As of September 2, 2018, behavior analysts in Texas now require licensure. The Texas Department of Licensing and Regulation (TDLR) regulates and administrates the Behavior Analyst Program.
Applied behavior analysis is a clinical practice that requires extensive training and ongoing professional development. The regulatory framework created to oversee behavior analysts is intended to protect consumers, employers, and state agencies from individuals who would otherwise practice applied behavior analysis, but who in the State’s opinion, lack adequate training or adherence to the profession’s ethical standards.
Behavior Analysts in Texas
Under the new program, there are three groups that can use the title “Behavior Analyst” in Texas. Those three groups are:

  • Behavior Analysts and Assistant Behavior Analysts licensed by TDLR.
  • Exempt professionals as specified by law, including:
    • Licensed psychologists;
    • Paraprofessionals; and
    • Certain other licensed professionals, if the applied behavior analysis services provided are within:
      • The scope of practice of the individual’s license under state law, and
      • The scope of the licensee’s education, training, and competence.
    • Unlicensed individuals who do not provide direct services to other individuals, including:
      • Animal trainers;
      • Instructors or researchers; and
      • Professionals providing general services to organizations.

Complaints Filed Against Behavior Analysts
With professional licensure comes the risk of having a complaint filed against you with your regulatory agency. Complaints against behavior analysts will be handled by the TDLR Enforcement Division.
The TDLR has the authority to impose disciplinary action against its licensees. The commission “may deny, revoke, or suspend a license or may otherwise discipline a license holder” in accordance with other laws. Tex. Occ. Code § 506.151(c).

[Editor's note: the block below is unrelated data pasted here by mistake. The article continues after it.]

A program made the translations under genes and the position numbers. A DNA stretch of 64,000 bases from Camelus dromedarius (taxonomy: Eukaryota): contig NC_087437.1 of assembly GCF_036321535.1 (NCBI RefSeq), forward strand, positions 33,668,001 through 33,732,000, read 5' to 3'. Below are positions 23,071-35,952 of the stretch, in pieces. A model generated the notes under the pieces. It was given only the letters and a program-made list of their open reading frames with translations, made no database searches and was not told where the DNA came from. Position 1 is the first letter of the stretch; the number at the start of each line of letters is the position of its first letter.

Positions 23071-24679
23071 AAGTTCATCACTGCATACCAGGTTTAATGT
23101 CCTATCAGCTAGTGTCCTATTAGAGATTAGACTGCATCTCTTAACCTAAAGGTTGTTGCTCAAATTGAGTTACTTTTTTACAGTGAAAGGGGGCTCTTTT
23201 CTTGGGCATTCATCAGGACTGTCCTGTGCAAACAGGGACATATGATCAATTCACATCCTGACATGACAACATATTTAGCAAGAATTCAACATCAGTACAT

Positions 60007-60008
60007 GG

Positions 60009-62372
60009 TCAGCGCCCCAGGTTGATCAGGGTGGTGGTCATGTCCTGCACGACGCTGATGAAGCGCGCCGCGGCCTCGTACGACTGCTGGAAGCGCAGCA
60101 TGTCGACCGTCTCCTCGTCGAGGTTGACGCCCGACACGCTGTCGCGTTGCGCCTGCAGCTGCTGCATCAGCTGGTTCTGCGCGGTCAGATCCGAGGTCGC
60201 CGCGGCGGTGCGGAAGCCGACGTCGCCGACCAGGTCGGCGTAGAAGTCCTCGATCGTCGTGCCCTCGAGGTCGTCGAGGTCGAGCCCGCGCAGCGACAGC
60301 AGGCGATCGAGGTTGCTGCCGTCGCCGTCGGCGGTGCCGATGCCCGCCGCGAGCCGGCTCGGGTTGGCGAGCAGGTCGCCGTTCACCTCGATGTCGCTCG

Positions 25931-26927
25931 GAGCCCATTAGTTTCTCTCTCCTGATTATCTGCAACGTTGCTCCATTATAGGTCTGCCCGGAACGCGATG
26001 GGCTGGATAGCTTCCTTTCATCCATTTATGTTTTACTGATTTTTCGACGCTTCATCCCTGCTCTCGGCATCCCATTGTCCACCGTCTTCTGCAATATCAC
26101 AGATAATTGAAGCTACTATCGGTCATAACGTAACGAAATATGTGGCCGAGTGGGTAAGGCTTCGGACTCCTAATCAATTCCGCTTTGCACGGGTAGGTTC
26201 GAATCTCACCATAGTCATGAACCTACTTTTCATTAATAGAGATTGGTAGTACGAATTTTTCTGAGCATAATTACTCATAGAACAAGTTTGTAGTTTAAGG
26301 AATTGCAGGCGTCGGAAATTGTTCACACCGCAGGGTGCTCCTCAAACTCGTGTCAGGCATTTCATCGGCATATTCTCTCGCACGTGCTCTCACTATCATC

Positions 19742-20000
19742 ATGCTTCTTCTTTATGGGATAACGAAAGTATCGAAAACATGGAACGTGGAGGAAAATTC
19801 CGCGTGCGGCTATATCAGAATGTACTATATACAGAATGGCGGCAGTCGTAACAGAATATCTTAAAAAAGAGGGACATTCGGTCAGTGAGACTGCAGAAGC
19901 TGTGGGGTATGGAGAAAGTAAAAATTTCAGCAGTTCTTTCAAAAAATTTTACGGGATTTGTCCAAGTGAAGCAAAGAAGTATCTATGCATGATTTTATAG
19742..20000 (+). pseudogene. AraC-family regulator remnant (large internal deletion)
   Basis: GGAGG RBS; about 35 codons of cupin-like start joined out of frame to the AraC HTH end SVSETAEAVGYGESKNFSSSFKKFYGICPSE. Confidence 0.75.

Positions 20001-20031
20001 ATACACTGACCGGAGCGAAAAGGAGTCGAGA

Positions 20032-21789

Grounds for imposing disciplinary action on a behavior analyst include:

  • Violating the law governing Behavior Analysts, a commission rule, or an order of the commission.
  • Obtaining a license by means of fraud, misrepresentation, or concealment of material fact.
  • Selling, offering to sell, or otherwise bartering a license.
  • Engaging in unprofessional conduct that endangers or is likely to endanger the health, welfare, or safety of the public, or violates the code of ethics adopted by the commission.

Tex. Occ. Code § 506.351. No matter how fastidious you are in your clinical practice of behavior analysis, a complaint may be lodged against you. If the TDLR notifies you of a filed complaint or pending investigation, act quickly to mount a defense against the allegations. You do not want to face the licensing board alone. Administrative Law and license defense is a specialized area of law. You want a professional license defense attorney with a history of success arguing before the TDLR. You need an experienced professional license defense attorney by your side, to advocate for your rights and protect your license.
BERTOLINO LLP has been defending Texas licensed professionals for years, and we use a creative, results-driven approach to help you get the best possible outcome in your case. Our results speak for themselves.
We proudly represent licensed professionals across the entire State of Texas. To best serve our clients we have offices in Austin, Houston, and San Antonio. If you are facing licensure issues or disciplinary action from a professional licensing board or state agency, contact us today or call (512) 476-5757 and schedule a case evaluation.

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